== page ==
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7 Taiwan Beaches to Visit When You Need a Break From the City




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Taiwan might not be a beach holiday destination, but that doesn’t mean it doesn’t have some stunning stretches of sand and sea. If you’ve had enough of night markets and street food and want to get away from the hubbub, take a break at one of the beaches in the country. From just a short distance away from Taipei all the way down south to Kenting, here are the best Taiwan beaches.

1. Fulong Beach

taiwan beaches - Fulong Beach
Photo credit: taiwan-scene.com

A short distance away from Taipei, Fulong Beach is popular among the younger crowd. It is easily accessible by bus and train from Taipei Main Station. While it may not be as nice as the Taiwan beaches in the south, there are lots of water activities that you can do here. Fulong Beach also hosts the annual International Sand Sculpture Festival which draws in large crowds and ​​sand artists from all over the world.

2. Baishawan Beach

taiwan beaches - Baishawan Beach
Photo credit: foreignersintaiwan.com

Here’s where things are a little confusing – there are two Baishawan Beach in Taiwan. They are completely different beaches, literally on opposite sides of the island. One is down south in Kenting, and the other is in New Taipei. The one we’re talking about is the latter, a 30-minute taxi ride away from Tamsui District. The infrastructure here is not as good as Fulong Beach, but many people would appreciate that. This is also a great spot to pick up surfing and there are also surfboard rentals available along the shore. Baishawan Beach has been drawing in sunseekers since the Japanese era, and it’s not hard to see why.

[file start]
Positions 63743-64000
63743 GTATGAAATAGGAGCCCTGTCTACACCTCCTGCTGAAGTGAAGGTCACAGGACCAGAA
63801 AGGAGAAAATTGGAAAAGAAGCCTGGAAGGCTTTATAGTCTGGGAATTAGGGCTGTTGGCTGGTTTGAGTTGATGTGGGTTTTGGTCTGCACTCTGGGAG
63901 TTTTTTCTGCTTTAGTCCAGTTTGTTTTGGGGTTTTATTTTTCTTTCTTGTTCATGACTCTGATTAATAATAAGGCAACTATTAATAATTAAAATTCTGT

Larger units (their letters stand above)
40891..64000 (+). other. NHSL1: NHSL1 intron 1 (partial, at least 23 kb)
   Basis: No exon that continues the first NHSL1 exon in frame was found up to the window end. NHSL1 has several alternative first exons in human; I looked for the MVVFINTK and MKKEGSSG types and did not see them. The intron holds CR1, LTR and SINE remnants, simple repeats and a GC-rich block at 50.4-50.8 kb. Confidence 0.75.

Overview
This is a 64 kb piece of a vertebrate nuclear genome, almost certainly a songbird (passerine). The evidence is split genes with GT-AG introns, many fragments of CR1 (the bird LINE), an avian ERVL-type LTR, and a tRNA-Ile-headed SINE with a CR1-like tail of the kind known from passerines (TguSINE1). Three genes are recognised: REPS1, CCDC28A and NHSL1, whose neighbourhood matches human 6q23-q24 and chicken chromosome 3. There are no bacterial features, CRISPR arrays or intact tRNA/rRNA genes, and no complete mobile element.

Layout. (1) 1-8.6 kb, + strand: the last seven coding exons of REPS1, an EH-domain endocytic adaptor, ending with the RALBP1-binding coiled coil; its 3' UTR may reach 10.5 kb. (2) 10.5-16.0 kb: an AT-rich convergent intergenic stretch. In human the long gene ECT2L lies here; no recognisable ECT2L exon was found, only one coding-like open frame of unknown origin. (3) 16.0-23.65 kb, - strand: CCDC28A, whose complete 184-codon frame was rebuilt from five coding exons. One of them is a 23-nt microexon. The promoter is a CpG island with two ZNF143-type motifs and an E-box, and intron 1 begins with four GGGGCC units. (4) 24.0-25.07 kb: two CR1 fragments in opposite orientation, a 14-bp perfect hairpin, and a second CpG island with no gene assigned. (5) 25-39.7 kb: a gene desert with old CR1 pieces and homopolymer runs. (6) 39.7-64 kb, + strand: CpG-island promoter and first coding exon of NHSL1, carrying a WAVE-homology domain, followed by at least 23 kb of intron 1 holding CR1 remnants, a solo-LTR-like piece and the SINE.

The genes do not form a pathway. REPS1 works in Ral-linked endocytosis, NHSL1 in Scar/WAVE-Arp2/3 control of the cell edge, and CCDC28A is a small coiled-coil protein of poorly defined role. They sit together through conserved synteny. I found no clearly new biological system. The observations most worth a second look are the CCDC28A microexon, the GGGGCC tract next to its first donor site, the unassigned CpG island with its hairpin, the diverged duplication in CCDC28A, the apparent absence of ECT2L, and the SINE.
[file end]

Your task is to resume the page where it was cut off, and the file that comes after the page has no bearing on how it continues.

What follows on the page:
3. Qixingtan Beach

Qixingtan Beach
Photo credit: trip.com
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Qixingtan isn’t your typical beach, as it’s more of a scenic area than one where you would lie down and sunbathe. For one, it isn’t a sandy beach. Instead, it is lined with pebbles of all different shades! The waves can also be pretty gnarly, making it much nicer (and safer) to look at than to swim in. And the scenery is dramatic with a mountainous background. As one can expect, Qixingtan Beach is a very popular destination in Hualien. Come early in the morning to avoid the tour groups and enjoy the scene in peace and silence. 

4. Jibei Island

Jibei island
Photo credit: taiwan.net.tw

To get away from the crowd, pack up and make your way to Jibei Island, one of Taiwan’s most remote islands. It’s not the best place for those that want to stay in a beachfront hotel with sun chairs and beach bars. But for those who want an unspoiled beach with no mass tourism, Jibei Island should be on your bucket list! The island itself is pretty small and you can rent a motorbike and explore it within a day. Apart from just lazing in the sun, you can also do some water sports such as banana boating, snorkelling and jet skiing.

5. Dawan Beach

taiwan beach - dawan beach
Photo credit: trip.com

Dawan Beach used to be a private beach exclusive for guests of the Chateau Hotel, but today it is open to the public. Even though the five-star resort is nearby, the crowd isn’t too excessive. Unfortunately this isn’t a swimming beach as the currents are strong all year round, but confident surfers will give it two thumbs up. If you’re not enjoying the surf, then have a picnic on the shore and enjoy a quiet day.

6. Laomei Beach

Laomei Beach
Photo credit: trip.com
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With its unique volcanic cliffs, rock trenches and algae growth, Laomei Beach is a photographer’s dream. The best to come is in April and May when the algae are growing on the rocks. They die out in the summer, but the scene is still quite a view to boot. Take a walk on the path leading to Fuguijiao Lighthouse. Looking out over the East China Sea and the stunning coastal countryside, the walk is extremely beautiful and scenic.

7. Qingshui Cliffs

Qingshui Cliffs
Photo credit: islandlifetaiwan.com

Another scenic area, Qingshui Cliffs is one of the Eight Wonders of Taiwan. Located in Taroko National Park, it is the highest coastal cliff in Taiwan and here you can see the three different colors that make up the Pacific Ocean. If you venture along the Chongde trail, you’ll get below and arrive at Chongde Beach and its pebble coast. The waves are strong and swimming is prohibited. There are also no facilities or bathrooms here, just an awesome view.

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